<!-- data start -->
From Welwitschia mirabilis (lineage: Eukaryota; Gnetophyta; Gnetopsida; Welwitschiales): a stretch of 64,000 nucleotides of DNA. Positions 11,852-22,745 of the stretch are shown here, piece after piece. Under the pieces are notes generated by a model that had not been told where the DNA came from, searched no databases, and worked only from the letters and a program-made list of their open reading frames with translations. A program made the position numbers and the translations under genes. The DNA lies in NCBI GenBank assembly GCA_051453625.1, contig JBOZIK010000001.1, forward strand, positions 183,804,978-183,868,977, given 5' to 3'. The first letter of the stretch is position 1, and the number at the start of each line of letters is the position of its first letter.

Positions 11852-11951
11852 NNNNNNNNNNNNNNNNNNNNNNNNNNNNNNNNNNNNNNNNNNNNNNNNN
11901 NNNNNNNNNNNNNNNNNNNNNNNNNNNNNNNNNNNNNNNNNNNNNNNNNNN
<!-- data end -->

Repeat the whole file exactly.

From Welwitschia mirabilis (lineage: Eukaryota; Gnetophyta; Gnetopsida; Welwitschiales): a stretch of 64,000 nucleotides of DNA. Positions 11,852-22,745 of the stretch are shown here, piece after piece. Under the pieces are notes generated by a model that had not been told where the DNA came from, searched no databases, and worked only from the letters and a program-made list of their open reading frames with translations. A program made the position numbers and the translations under genes. The DNA lies in NCBI GenBank assembly GCA_051453625.1, contig JBOZIK010000001.1, forward strand, positions 183,804,978-183,868,977, given 5' to 3'. The first letter of the stretch is position 1, and the number at the start of each line of letters is the position of its first letter.

Positions 11852-11951
11852 NNNNNNNNNNNNNNNNNNNNNNNNNNNNNNNNNNNNNNNNNNNNNNNNN
11901 NNNNNNNNNNNNNNNNNNNNNNNNNNNNNNNNNNNNNNNNNNNNNNNNNNN